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Moral History from Herodotus to Diodorus Siculus

Lisa Irene Hau

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An investigation of moral-didactic techniques and messages in ancient Greek historiography

Why did human beings first begin to write history? Lisa Irene Hau argues that a driving force among Greek historians was the desire to use the past to teach lessons about the present and for the future. She uncovers the moral messages of the ancient Greek writers of history and the techniques they used to bring them across. Hau also shows how moral didacticism was an integral part of the writing of history from its inception in the 5th century BC, how it developed over the next 500 years in parallel with the development of historiography as a genre and how the moral messages on display remained surprisingly stable across this period.

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Contents

Preface
Introduction
Part I. Hellenistic Historiography
Chapter 1. Polybius
Chapter 2. Diodorus Siculus
Chapter 3. Fragmentary Hellenistic Historiography
Introduction
Timaeus of Tauromenium (FGrH 566)
Duris of Samos (FGrH 76)
Phylarchus (FGrH 81)
Agatharchides of Cnidus (FGrH 86)
Posidonius of Apamea (FGrH 87)
Hieronymus of Cardia (FGrH 154)
Conclusion
Part II. Classical Historiography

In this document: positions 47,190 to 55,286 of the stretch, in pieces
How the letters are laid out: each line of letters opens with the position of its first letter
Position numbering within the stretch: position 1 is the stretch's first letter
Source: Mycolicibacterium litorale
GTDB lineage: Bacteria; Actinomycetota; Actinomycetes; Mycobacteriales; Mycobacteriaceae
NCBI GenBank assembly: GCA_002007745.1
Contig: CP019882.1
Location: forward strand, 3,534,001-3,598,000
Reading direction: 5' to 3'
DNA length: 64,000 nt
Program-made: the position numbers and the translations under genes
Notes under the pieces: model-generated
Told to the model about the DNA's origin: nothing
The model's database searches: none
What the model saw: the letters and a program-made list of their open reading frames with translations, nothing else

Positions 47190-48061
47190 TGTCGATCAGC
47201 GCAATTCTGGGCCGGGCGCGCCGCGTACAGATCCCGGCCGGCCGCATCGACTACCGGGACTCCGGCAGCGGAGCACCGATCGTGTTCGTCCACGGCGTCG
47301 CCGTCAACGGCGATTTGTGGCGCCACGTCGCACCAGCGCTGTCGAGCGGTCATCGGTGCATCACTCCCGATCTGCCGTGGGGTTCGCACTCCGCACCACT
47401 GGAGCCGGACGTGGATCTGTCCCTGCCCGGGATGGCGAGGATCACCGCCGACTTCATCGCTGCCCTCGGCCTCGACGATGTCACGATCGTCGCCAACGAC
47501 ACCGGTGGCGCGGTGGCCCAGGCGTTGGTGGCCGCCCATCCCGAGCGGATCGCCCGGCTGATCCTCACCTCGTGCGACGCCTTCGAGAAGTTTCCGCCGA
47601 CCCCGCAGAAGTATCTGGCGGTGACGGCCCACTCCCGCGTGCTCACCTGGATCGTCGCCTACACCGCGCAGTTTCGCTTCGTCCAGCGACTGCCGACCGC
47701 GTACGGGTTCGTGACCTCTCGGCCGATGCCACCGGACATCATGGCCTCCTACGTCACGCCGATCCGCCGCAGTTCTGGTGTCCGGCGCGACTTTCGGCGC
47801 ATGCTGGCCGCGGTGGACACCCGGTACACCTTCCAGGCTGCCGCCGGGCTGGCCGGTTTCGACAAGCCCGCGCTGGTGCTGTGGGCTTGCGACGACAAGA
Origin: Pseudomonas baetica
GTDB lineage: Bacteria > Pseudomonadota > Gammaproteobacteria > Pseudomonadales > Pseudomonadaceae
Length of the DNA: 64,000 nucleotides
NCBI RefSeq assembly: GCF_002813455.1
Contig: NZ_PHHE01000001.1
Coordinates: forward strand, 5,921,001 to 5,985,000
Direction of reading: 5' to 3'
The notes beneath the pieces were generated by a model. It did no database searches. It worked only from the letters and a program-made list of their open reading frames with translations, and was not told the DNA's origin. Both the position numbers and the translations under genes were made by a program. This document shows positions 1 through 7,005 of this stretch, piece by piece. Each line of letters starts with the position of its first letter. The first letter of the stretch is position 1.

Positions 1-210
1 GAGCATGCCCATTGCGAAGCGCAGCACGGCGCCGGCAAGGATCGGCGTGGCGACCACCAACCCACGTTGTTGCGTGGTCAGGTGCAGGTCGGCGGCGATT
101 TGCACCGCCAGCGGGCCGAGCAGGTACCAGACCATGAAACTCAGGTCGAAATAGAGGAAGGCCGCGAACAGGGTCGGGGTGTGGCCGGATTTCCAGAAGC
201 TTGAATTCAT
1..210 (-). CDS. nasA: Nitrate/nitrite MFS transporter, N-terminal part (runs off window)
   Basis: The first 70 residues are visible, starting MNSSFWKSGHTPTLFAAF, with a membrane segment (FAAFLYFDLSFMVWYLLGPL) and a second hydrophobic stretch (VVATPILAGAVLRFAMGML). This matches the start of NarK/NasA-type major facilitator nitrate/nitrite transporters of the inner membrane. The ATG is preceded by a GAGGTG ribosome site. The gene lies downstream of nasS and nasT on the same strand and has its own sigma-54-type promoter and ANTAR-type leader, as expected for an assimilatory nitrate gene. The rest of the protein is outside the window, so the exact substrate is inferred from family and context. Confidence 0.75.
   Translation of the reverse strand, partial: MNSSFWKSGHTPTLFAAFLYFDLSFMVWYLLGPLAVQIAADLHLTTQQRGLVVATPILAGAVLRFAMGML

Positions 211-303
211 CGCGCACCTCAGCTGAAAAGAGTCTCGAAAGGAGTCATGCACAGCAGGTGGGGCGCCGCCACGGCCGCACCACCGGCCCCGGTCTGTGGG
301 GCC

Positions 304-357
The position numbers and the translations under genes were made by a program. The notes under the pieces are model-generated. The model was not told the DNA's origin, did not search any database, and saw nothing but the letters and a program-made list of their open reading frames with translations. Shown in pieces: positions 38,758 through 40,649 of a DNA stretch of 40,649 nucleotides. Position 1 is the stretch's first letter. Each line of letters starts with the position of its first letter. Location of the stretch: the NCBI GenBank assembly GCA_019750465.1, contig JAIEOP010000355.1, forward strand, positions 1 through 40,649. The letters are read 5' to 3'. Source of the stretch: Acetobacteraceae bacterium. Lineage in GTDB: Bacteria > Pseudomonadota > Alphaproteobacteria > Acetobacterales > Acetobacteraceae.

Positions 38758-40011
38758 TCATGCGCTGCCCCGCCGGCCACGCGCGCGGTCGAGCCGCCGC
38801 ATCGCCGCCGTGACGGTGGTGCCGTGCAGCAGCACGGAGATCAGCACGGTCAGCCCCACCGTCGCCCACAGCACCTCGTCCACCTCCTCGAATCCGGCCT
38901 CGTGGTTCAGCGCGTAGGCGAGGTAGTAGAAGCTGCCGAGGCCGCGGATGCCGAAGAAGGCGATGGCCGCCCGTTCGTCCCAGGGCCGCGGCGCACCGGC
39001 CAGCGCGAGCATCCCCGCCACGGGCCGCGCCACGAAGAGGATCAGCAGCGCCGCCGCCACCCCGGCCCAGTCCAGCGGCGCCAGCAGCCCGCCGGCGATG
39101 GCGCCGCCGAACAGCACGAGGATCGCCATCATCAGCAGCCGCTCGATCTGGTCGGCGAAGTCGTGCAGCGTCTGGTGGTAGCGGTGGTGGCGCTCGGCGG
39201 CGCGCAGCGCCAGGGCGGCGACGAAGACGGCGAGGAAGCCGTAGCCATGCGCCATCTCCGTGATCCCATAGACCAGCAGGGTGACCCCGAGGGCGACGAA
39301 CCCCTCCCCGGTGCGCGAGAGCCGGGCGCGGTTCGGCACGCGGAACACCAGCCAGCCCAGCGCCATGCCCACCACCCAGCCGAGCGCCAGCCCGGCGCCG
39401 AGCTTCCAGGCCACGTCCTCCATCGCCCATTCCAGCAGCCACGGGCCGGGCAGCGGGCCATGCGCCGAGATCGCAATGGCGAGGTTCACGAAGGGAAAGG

Introduction
Chapter 4. Herodotus
Chapter 5. Thucydides
Chapter 6. Xenophon Hellenica
Chapter 7. Fragments of Classical Historiographers
The Oxyrhynchus Historian
Ephorus of Cyme (FGrH 70)
Theopompus of Chios (FGrH 115) Conclusion: from macro and minimalist moralising to explicit paradeigmata
Conclusion
Bibliography
Text editions
Scholarly literature.

About the Author

Lisa Irene Hau is Lecturer in Classics at the University of Glasgow. She is the author of Beyond the Battlefields: New Perspectives on Warfare and Society in the Graeco-Roman World (2008). She is a contributor to Defining Greek Narrative edited by Douglas Cairns and Ruth Scodel (EUP, 2014).

Reviews

Hau deploys the overt moralising of the Hellenistic historians to illuminate the more implicit and thought-provoking moralising of their Classical forebears. Among other questions she asks: does moral didacticism make for bad historiography? Was it simply a lens for viewing events, or could it drive wholesale invention?

- Emily Baragwanath, The University of North Carolina

The bibliography, the place index, and the general index (p. 278-312) round off the book, which is also designed in a graphically appealing manner. Overall, Hau's comprehensive work provides thought-provoking and interesting suggestions. (Translated from the German)

- Carlo Scardino, Heinrich-Heine-Universität Düsseldorf , Bryn Mawr Classical Review